Two U.N. agencies are working on a plan that they hope will enable people in the Horn of Africa to keep their food supplies secure and to protect their livelihoods even in times of crisis. The joint initiative by the Food and Agricultural Organization (FAO) and the World Food Programs (WFP) aims to help millions of people in emergency situations. Lisa Schlein reports for VOA from Geneva.
The U.N. reports more than 70 million people in the Horn of Africa live in abject poverty. They face food shortages and remain vulnerable to natural disasters, such as drought and floods.
The U.N. secretary-general's special humanitarian envoy for the Horn of Africa, Kjell Bondevik, says many people in Darfur have become dependent on international support.
"The majority of these people find themselves caught in cycles of deprivation after emergencies, receiving insufficient assistance to enable them to recover their productive capacity and little or no long-term development support."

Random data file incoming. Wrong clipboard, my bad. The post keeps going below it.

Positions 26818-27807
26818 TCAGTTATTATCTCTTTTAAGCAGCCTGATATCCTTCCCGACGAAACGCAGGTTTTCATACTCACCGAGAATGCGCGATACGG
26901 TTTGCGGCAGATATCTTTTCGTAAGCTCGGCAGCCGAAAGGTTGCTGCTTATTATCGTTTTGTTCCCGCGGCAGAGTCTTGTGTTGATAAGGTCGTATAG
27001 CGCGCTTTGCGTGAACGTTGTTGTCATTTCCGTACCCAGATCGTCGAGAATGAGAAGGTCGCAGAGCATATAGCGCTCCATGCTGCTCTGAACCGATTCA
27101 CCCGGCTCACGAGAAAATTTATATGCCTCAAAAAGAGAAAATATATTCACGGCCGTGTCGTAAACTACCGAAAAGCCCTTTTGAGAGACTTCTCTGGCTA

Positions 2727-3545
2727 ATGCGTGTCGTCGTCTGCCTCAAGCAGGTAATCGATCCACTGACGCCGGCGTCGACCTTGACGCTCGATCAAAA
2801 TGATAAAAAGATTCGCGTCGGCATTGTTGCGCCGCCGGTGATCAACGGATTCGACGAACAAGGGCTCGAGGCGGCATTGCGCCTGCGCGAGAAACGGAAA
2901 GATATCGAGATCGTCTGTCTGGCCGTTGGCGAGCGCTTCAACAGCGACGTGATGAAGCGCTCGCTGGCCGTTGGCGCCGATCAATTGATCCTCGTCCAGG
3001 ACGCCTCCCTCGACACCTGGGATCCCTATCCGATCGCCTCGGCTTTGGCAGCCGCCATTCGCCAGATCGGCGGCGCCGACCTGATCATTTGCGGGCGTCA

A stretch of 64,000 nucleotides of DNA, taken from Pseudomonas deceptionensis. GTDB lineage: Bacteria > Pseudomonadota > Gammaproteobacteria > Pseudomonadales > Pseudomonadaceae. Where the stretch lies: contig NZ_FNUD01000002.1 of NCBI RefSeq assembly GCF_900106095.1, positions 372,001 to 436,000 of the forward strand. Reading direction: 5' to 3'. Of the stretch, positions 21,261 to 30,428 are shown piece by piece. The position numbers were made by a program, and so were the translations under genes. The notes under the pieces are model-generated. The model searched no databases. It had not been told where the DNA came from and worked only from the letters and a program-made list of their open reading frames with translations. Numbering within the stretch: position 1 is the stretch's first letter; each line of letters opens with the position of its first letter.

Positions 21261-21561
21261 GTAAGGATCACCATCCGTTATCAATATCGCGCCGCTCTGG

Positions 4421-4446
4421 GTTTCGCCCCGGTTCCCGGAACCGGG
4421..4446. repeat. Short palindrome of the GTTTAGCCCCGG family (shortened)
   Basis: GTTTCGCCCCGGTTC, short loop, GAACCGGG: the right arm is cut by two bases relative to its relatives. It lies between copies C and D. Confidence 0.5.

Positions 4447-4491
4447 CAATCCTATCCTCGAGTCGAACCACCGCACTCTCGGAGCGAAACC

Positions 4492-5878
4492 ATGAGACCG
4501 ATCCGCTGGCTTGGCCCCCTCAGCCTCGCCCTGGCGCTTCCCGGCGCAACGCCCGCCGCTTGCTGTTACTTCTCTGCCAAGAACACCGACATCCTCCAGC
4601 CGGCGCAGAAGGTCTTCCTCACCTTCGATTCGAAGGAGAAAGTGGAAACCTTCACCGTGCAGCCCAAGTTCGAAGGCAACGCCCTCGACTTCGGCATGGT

Michael Wales is the principal adviser in the investment sector of the Food and Agricultural Organization. He says the U.N. initiative aims to do more than prevent people from starving.
"I see things really rather than a safety net as a safety trampoline," he explained. "So, we ought to have something which will allow people to bounce back into productive livelihoods rather than simply maintaining them and preventing them from starving to death."
Wales says U.N. aid agencies are preparing concrete action plans both to help people cope with emergencies and to protect their assets through a combination of food reserves and cash.
"So, that instead of selling off all their seed, all their animals, their tools in order to feed themselves, we can find a way of helping them have a cushion or a buffer between the little they have and total destitution," he added. "When total destitution arrives, this is when the food aid is brought in. What we are aiming to do ultimately is eliminate the need for food aid."
The plan also envisions ways to help people protect their environment. These include giving people seedlings to plant trees, helping them to construct devices to harvest water and finding ways to protect their soil.
Officials of the two U.N. agencies say they will be holding workshops in the Horn of Africa to come up with, what they call, a road map to achieve food security. They say local communities will play an important role in devising the measures to be taken.